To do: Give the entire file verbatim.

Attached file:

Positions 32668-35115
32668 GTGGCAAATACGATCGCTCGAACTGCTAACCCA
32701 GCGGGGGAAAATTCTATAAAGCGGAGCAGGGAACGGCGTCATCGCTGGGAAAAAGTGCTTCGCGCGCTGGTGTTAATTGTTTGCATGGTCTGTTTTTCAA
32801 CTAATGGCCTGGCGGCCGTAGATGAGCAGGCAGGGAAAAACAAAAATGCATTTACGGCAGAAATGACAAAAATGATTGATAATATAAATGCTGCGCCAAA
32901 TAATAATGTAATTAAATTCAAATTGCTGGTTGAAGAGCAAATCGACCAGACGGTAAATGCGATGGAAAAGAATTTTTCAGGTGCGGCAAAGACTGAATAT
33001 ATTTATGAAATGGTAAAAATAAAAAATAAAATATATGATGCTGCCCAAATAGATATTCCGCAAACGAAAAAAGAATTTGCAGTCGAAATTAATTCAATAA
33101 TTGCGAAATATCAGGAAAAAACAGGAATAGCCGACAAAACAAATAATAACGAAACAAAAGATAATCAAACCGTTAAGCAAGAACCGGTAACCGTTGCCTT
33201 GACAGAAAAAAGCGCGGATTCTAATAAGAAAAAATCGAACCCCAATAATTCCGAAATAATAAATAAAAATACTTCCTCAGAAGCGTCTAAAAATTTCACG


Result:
Positions 32668-35115
32668 GTGGCAAATACGATCGCTCGAACTGCTAACCCA
32701 GCGGGGGAAAATTCTATAAAGCGGAGCAGGGAACGGCGTCATCGCTGGGAAAAAGTGCTTCGCGCGCTGGTGTTAATTGTTTGCATGGTCTGTTTTTCAA
32801 CTAATGGCCTGGCGGCCGTAGATGAGCAGGCAGGGAAAAACAAAAATGCATTTACGGCAGAAATGACAAAAATGATTGATAATATAAATGCTGCGCCAAA
32901 TAATAATGTAATTAAATTCAAATTGCTGGTTGAAGAGCAAATCGACCAGACGGTAAATGCGATGGAAAAGAATTTTTCAGGTGCGGCAAAGACTGAATAT
33001 ATTTATGAAATGGTAAAAATAAAAAATAAAATATATGATGCTGCCCAAATAGATATTCCGCAAACGAAAAAAGAATTTGCAGTCGAAATTAATTCAATAA
33101 TTGCGAAATATCAGGAAAAAACAGGAATAGCCGACAAAACAAATAATAACGAAACAAAAGATAATCAAACCGTTAAGCAAGAACCGGTAACCGTTGCCTT
33201 GACAGAAAAAAGCGCGGATTCTAATAAGAAAAAATCGAACCCCAATAATTCCGAAATAATAAATAAAAATACTTCCTCAGAAGCGTCTAAAAATTTCACG